Motorbike rider on the Silver Route.

The Silver Route by motorbike


Spain’s own Route 66

An itinerary over 800 kilometres long, on the A-66 and the N-630. Originally, it connected Roman Hispania with the northern coast of Spain. Today the route is lined with interesting places and is perfect for motorbikes. Although you can complete the route in three days with sightseeing stops included, you can always extend it or take side trips along the way.

Historic route

This was Spain’s main communications route during the Roman Empire, and now the A-66 and N-630 roads enable us to follow it by motorcycle. The route runs from Seville (in Andalusia, Southern Spain) to Gijón (Asturias, in the north). You can take your own motorbike, hire one in Spain, or book an organised trip with a guide.

Contrast in landscapes

Nature is one of the main attractions of the route. The southern landscape is dominated by olive groves, Extremadura by wooded pastures, and the centre of Spain by the meseta (plateau). When it reaches the north, the route goes through green valleys and over scenic mountain passes.The A-66 and N-630 are the fastest and most modern roads. The side roads lead further into the surroundings, and are great if you want to enjoy the huge variety of landscapes along the route.

The Silver Route map

Culture and heritage

Art and culture are always present on the Silver Route. Its Roman origin combines with the memory of the different civilisations which have settled here in towns like Seville, Zafra, Plasencia, Hervás, Baños de Montemayor, Béjar, Zamora, León and Gijón. You can also visit two World Heritage Cities on the route: Mérida (with some of the world’s best-conserved Roman sites) and Cáceres (with its historic Jewish quarter and Roman, Monument and Renaissance buildings).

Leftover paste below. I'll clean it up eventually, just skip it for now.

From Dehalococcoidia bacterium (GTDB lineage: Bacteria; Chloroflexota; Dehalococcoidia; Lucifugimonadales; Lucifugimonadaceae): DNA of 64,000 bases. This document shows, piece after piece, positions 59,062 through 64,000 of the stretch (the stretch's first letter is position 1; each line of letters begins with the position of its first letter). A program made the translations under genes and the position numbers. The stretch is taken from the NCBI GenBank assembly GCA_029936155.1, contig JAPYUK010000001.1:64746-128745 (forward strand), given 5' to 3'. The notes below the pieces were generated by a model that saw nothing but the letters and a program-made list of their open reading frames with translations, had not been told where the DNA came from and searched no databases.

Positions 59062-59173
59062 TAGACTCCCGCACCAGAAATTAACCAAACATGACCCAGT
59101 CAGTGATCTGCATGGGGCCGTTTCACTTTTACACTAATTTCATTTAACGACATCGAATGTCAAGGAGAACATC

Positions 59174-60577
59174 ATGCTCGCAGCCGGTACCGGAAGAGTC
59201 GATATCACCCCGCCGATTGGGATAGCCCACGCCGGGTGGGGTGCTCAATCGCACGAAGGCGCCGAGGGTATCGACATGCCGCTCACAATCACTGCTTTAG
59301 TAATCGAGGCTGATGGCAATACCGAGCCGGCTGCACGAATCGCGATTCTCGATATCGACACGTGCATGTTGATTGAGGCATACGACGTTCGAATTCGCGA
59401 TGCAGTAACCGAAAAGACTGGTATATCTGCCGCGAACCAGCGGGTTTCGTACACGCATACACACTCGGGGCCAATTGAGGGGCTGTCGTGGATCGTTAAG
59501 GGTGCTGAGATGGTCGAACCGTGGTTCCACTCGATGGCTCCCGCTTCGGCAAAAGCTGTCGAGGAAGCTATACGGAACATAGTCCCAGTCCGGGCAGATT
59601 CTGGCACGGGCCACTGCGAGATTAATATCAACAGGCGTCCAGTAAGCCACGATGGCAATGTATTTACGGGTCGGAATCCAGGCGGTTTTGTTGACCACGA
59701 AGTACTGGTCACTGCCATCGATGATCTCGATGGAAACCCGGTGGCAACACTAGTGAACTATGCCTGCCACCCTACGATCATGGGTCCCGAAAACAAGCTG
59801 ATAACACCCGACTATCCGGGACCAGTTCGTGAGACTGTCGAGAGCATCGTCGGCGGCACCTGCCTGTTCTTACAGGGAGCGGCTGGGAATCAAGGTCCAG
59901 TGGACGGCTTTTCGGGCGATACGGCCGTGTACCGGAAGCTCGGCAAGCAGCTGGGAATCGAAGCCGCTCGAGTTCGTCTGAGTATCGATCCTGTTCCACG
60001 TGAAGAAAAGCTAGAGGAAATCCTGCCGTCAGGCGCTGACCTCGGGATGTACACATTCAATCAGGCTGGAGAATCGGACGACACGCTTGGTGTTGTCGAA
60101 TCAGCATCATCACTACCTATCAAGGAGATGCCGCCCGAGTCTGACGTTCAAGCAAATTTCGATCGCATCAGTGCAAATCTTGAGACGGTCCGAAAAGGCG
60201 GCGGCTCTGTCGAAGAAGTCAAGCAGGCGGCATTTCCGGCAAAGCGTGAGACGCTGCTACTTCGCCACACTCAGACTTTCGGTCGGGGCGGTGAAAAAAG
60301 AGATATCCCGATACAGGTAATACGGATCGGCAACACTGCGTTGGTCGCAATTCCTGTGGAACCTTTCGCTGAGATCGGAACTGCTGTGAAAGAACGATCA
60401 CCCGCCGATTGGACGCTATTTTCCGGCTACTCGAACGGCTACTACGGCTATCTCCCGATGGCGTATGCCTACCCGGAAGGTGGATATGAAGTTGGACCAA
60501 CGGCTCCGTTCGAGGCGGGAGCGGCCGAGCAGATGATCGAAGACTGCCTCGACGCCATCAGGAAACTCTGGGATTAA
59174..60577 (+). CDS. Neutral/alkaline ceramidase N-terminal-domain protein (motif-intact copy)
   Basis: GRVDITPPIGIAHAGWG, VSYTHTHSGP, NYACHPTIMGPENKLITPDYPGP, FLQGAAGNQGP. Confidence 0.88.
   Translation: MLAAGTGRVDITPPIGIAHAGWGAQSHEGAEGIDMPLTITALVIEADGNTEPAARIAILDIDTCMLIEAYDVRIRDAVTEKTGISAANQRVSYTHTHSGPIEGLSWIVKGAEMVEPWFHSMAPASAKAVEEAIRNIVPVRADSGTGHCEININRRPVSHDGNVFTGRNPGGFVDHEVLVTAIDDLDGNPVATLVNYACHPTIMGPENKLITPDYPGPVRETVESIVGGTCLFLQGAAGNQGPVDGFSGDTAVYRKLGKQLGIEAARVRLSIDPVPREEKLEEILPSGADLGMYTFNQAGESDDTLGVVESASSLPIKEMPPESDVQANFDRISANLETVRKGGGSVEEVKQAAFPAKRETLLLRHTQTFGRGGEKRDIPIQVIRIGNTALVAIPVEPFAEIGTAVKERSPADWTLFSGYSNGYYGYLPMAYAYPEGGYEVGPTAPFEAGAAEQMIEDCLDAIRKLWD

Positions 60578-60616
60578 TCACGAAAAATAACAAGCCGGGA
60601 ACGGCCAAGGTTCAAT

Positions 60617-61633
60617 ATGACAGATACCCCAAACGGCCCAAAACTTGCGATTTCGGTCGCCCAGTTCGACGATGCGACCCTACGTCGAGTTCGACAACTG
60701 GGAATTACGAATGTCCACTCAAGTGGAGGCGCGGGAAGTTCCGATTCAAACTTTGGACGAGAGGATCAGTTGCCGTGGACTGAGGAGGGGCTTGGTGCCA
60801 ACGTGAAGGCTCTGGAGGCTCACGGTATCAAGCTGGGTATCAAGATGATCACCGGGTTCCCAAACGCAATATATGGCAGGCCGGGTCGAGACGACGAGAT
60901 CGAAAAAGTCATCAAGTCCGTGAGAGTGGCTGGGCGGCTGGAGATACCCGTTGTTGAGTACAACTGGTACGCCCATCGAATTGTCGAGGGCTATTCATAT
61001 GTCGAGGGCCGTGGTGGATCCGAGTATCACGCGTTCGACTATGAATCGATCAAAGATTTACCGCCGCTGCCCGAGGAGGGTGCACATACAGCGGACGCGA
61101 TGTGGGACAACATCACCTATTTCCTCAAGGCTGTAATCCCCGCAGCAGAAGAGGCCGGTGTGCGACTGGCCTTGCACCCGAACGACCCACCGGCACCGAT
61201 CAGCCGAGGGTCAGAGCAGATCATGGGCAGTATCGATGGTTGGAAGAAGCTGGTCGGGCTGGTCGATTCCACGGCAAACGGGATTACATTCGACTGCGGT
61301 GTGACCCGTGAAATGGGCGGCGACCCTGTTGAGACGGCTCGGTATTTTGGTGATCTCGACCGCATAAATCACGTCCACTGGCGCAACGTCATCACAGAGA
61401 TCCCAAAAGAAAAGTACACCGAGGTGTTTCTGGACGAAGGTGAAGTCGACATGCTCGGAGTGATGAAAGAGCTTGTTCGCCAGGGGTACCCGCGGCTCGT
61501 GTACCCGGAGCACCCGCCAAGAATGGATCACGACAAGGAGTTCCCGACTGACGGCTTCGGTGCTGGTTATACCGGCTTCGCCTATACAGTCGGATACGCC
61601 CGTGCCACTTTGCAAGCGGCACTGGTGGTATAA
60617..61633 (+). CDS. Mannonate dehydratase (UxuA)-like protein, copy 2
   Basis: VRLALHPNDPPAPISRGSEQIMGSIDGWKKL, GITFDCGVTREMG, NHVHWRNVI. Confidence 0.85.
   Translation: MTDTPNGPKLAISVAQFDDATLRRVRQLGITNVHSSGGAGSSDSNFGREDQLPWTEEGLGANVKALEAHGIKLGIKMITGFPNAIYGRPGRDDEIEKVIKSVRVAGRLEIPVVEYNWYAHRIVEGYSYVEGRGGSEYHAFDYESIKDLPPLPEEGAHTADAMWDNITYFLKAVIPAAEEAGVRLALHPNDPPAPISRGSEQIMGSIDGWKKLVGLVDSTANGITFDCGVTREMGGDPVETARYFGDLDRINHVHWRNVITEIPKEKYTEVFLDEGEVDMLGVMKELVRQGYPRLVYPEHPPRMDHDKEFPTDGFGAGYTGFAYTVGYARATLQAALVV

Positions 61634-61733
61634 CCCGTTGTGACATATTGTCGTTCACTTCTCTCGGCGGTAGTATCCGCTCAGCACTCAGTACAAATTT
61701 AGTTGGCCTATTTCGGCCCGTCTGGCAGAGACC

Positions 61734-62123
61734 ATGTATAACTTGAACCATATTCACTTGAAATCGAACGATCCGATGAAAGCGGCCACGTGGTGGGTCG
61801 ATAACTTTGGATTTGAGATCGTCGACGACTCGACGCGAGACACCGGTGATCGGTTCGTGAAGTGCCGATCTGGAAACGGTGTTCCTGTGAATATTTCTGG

Motorcyclist passport

The route is especially attractive for motorcyclists because its landscapes enhance the sense of freedom, and all the services you might need are available along the way. If you like motor sports and you’re going to be in Gijón, you could visit the Fernando Alonso Museum. And if you take this route in August, remember that La Bañeza (in León province) hosts a popular race for classic motorbikes on its streets this month.

Motorcyclist on the road

Special accommodation

You’ll find unique places to stay, like a 14th century Arab fortress (Parador de Carmona), a 15th century castle (Parador de Zafra), a 16th century monastery (Parador de León), a 15th century convent (Parador de Plasencia), a Renaissance palace (Parador de Cáceres), and more.

First-person view of a motorbike on the road